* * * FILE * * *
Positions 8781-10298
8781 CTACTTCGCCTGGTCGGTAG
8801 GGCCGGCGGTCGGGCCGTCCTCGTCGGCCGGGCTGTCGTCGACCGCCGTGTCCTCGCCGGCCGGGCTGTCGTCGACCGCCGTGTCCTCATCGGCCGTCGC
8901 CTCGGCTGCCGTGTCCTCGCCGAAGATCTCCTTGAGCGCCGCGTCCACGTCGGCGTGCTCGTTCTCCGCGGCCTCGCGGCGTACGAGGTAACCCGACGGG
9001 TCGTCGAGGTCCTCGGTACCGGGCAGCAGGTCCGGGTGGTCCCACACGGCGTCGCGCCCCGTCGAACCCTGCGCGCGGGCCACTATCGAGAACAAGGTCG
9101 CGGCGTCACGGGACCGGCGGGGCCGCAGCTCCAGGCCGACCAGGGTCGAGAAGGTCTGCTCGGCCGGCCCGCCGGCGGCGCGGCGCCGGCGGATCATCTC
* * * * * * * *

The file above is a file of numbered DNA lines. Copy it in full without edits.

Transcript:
Positions 8781-10298
8781 CTACTTCGCCTGGTCGGTAG
8801 GGCCGGCGGTCGGGCCGTCCTCGTCGGCCGGGCTGTCGTCGACCGCCGTGTCCTCGCCGGCCGGGCTGTCGTCGACCGCCGTGTCCTCATCGGCCGTCGC
8901 CTCGGCTGCCGTGTCCTCGCCGAAGATCTCCTTGAGCGCCGCGTCCACGTCGGCGTGCTCGTTCTCCGCGGCCTCGCGGCGTACGAGGTAACCCGACGGG
9001 TCGTCGAGGTCCTCGGTACCGGGCAGCAGGTCCGGGTGGTCCCACACGGCGTCGCGCCCCGTCGAACCCTGCGCGCGGGCCACTATCGAGAACAAGGTCG
9101 CGGCGTCACGGGACCGGCGGGGCCGCAGCTCCAGGCCGACCAGGGTCGAGAAGGTCTGCTCGGCCGGCCCGCCGGCGGCGCGGCGCCGGCGGATCATCTC